This summer, the Denver Art Museum is showcasing flower-inspired art in "arrangements" around the museum and in In Bloom: Painting Flowers in the Age of Impressionism. Flowers have served as symbols for centuries, but during the 1800s (the time of the impressionists) “floriography,” or the language of flowers, really became popular. In England, continental Europe, and the United States, modesty and restraint were emphasized, and flowers became a way to express secret romantic feelings and flirtations without breaking society’s rules. People consulted books–think “flower dictionaries”–which listed the symbolic meanings of flowers to share their feelings.
Many of these meanings we still recognize today. A red rose, for instance, represents beauty and the intensity of romantic love. A yellow rose signifies friendship, and a white rose means virtue and chastity. The black rose in western cultures has long had a connection to death and dark magic.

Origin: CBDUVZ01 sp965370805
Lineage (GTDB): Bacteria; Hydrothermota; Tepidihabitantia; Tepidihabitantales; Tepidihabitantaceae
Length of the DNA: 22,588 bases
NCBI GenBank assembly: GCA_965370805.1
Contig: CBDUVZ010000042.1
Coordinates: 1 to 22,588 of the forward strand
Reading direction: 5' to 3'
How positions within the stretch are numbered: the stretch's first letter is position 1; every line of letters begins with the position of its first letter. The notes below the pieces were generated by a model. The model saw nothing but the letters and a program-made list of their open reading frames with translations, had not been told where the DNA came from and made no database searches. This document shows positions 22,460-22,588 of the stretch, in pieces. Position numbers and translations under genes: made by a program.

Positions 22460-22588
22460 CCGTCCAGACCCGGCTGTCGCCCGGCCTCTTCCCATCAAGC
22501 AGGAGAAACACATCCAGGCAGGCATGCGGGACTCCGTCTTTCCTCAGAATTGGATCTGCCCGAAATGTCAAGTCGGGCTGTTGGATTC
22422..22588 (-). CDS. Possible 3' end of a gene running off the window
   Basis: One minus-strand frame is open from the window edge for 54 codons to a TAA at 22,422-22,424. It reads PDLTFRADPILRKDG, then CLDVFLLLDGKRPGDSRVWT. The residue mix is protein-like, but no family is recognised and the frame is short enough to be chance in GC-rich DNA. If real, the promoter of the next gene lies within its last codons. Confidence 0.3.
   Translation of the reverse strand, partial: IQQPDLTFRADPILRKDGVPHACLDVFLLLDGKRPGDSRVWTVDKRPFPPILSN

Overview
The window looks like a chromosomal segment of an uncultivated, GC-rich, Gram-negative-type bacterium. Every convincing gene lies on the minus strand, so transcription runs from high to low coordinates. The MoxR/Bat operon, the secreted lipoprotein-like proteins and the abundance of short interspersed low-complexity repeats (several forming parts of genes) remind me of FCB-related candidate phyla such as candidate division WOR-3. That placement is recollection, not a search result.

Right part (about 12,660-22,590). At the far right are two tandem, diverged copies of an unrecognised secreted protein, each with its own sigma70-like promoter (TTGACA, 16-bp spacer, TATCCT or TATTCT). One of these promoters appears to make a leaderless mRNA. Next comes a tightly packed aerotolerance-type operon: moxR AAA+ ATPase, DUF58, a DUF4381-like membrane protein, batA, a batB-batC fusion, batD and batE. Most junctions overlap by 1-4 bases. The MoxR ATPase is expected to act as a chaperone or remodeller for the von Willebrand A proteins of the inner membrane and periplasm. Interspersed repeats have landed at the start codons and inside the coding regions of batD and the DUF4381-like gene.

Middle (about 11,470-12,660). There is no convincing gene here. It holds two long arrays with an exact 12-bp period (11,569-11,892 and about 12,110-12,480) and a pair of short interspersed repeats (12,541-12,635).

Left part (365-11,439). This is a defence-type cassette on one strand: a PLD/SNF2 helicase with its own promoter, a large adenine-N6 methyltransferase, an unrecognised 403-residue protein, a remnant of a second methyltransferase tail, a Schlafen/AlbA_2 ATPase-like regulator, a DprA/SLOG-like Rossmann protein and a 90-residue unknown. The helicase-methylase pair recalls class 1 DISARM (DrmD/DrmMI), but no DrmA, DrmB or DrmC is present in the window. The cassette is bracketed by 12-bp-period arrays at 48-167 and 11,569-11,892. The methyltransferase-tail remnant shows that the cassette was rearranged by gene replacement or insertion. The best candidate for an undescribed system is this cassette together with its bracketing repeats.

Some flowers had conflicting meanings, so depending on the other flowers they were arranged with, you could be wishing one good or ill. Depending on how you held the flowers, there could be a conscious acceptance of a suitor, expressed by holding the flowers to your heart, or rejection, holding the flowers upside down.
Today, while we don’t follow the stringent rules of 1800s etiquette, we still use flowers to communicate how we feel. The symbolism of flowers is a romantic reminder of a subtle long-lost language.
Check out the following language-of-flower books to build your own floral vocabulary:
Language of Flowers (early 1900s)
The Floral Offering (1853)
Learn more about the language of flowers. From single blooms to lush bouquets, come see how the flowers at the DAM speak to you.
Image credit: Simon Saint-Jean (French, 1808–1860), The Gardener (La Jardinière) (detail), 1837. Oil on canvas; 63 × 46-1/2 in. Musée des Beaux-Arts de Lyon, deposit of Centre nationale des arts plastiques (France) (FNAC PFH-8116) © MBA Lyon, photo Basset